A.J. Hawk threw out the first pitch prior to the Brewers-Dodgers game at Miller Park, Wednesday.
A.J. Hawk has no plans to join Deion Sanders or Bo Jackson as a two-sport athlete.
But the Green Bay Packers' linebacker showed he was no slouch after a 10-year layoff on Wednesday when he took batting practice at Miller Park before the Milwaukee Brewers played the Los Angeles Dodgers.
After swinging wildly in the first round, Brewers hitting coach Jim Skaalen told him to keep his head down, and the 6-foot-1, 247-pound Hawk hit two balls out of the park.
"I was glad I hit a couple of out. I wasn't sure if I could do that with a wooden bat, because I really have never hit with a wooden bat," he said. "You definitely get tired doing this. It's a different type of conditioning than football."
Hawk, who said he last played organized baseball when he was 13 as a pitcher and a shortstop, was at the park as part of a sponsor promotion.
"I'm a football player, but this is fun," he said. "I'll do this anytime they want me to."
Hawk, 23, threw out the first pitch, appearing to try to throw it as hard as he could from the mound. It bounced a couple of feet in front of the plate.
Hawk, the Packers' top draft pick last year out of Ohio State, also got a fair amount of teasing from the Brewers, who watched him and gave him some good natured catcalls, including manager Ned Yost.
"He got so good, we were giving him situations out there," Yost deadpanned. "You know, bases loaded, two outs, hit a pitch. He hit a bullet, an absolute bullet that would have been right at the third baseman.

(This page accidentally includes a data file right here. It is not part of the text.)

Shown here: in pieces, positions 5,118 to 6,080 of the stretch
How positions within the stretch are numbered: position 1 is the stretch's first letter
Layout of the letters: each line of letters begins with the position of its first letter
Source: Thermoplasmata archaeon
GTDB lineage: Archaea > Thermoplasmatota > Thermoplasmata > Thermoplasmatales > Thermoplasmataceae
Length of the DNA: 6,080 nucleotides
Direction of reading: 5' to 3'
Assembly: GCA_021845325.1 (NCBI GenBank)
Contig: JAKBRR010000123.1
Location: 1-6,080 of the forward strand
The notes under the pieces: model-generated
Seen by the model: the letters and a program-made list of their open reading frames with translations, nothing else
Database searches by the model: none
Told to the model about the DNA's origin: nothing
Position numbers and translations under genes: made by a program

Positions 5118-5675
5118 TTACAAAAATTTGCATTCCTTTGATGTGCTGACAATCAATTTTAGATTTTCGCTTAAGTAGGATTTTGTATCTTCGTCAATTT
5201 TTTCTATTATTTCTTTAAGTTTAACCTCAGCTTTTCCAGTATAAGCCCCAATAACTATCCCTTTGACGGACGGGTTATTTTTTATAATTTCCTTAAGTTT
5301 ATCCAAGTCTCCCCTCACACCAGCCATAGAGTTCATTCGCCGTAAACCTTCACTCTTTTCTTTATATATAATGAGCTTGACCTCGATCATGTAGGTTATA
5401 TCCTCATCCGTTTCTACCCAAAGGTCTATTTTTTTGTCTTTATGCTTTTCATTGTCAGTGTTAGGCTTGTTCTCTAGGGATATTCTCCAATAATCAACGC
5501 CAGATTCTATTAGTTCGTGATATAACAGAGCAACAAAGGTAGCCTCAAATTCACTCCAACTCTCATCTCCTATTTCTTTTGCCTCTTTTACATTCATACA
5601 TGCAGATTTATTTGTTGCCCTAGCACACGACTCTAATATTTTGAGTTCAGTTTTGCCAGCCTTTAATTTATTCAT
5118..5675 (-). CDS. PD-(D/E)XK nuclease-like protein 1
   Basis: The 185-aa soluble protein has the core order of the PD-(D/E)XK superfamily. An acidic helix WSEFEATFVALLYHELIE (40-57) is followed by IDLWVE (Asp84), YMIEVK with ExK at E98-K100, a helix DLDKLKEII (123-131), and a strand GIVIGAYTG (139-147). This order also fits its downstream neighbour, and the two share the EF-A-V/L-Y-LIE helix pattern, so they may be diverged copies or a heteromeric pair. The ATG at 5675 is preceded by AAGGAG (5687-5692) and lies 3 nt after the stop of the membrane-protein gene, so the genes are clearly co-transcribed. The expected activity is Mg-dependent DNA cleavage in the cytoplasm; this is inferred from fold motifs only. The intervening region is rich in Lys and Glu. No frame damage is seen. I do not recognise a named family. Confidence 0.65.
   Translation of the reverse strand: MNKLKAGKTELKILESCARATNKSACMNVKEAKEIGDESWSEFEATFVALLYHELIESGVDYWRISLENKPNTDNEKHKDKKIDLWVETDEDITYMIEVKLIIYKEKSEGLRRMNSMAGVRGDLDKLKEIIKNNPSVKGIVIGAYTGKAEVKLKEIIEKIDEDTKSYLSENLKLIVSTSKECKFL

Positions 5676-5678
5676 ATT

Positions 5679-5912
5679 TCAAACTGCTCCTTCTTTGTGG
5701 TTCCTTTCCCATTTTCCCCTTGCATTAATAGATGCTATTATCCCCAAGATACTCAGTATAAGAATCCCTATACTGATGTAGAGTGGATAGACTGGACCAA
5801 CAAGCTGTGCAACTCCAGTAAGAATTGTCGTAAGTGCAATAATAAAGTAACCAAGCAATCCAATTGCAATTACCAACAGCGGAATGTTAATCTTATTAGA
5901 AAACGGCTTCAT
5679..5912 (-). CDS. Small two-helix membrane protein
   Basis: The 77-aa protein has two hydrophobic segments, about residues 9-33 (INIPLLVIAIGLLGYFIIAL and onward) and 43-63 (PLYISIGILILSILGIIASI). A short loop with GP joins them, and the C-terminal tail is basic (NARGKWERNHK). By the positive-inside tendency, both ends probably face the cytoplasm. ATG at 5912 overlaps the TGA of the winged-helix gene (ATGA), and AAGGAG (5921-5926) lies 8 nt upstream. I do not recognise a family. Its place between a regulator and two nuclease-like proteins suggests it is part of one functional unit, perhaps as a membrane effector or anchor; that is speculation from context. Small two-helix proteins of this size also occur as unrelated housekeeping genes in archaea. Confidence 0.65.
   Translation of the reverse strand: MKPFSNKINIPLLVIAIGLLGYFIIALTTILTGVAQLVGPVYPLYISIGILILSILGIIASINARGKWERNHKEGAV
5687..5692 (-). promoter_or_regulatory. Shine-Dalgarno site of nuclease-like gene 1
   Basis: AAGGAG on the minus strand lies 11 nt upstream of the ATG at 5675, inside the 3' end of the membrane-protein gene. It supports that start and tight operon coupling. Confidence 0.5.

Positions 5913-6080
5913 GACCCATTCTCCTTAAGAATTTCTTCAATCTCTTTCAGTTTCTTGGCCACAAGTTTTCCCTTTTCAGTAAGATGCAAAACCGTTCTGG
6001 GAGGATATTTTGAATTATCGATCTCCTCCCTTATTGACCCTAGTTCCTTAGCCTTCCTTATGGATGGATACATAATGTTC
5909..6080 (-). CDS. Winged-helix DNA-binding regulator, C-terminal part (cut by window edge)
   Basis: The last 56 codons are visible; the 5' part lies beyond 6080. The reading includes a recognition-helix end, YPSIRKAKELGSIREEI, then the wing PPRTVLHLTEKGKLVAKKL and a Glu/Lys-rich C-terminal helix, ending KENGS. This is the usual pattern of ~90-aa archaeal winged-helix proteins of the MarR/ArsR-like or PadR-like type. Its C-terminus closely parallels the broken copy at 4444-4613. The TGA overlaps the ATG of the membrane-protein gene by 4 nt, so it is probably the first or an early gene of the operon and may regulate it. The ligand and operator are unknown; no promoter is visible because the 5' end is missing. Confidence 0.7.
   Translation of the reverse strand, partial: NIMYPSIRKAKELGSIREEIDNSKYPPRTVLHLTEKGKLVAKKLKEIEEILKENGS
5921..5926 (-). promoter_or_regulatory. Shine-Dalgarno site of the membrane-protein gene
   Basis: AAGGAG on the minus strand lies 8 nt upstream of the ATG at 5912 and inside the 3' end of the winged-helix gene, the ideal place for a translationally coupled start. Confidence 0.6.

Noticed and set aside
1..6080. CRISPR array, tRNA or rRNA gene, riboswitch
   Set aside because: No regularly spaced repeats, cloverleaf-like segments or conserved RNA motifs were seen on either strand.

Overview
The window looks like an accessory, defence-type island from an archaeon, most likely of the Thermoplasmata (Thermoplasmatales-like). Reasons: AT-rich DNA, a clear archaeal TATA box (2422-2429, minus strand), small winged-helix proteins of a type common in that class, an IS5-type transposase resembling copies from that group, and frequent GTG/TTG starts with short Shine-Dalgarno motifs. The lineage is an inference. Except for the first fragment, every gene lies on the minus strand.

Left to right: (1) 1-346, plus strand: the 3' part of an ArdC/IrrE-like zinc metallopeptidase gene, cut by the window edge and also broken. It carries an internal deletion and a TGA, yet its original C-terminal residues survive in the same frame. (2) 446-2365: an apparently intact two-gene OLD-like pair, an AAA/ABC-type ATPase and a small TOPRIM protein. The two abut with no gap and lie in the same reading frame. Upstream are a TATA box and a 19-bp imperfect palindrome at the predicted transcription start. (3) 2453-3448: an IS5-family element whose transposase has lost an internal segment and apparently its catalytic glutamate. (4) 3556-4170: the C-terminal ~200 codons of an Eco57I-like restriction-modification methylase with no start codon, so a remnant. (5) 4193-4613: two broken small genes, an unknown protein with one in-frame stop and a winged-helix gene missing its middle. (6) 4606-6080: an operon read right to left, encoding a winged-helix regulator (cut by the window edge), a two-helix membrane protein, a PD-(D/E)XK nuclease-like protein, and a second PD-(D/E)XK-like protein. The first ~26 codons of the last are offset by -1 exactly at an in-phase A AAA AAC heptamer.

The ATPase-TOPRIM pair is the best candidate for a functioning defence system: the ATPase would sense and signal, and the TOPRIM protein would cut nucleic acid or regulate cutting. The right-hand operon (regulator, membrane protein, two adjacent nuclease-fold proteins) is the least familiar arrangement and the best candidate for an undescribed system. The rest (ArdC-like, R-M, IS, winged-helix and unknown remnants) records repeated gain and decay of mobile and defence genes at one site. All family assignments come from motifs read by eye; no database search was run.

"You can tell, he's an athlete to be able to come out here and swing the bat like that. It's pretty impressive."
Skaalen didn't take credit for the marked improvement against pitching coach Mike Maddux, who played for 15 years before getting into coaching.
"I told him to stare him down and make him start throwing pitches down the middle," Skaalen said of his advice to Hawk, who decided to focus on football and basketball while in high school.
But the Brewers players have an affinity for football. Geoff Jenkins is close friends with Chicago Bears linebacker Brian Urlacher and proudly shows off the fantasy football trophy he's won each of the last four seasons. Meanwhile, former Auburn quarterback and current Brewer Gabe Gross tosses a pigskin before games with Kevin Mench.
Hawk, who said he'd never met any of the players before Wednesday, was able to dispell one popular comparision - Jenkins' resemblence to Brett Favre.
"I didn't think of that when I met him," Hawk said.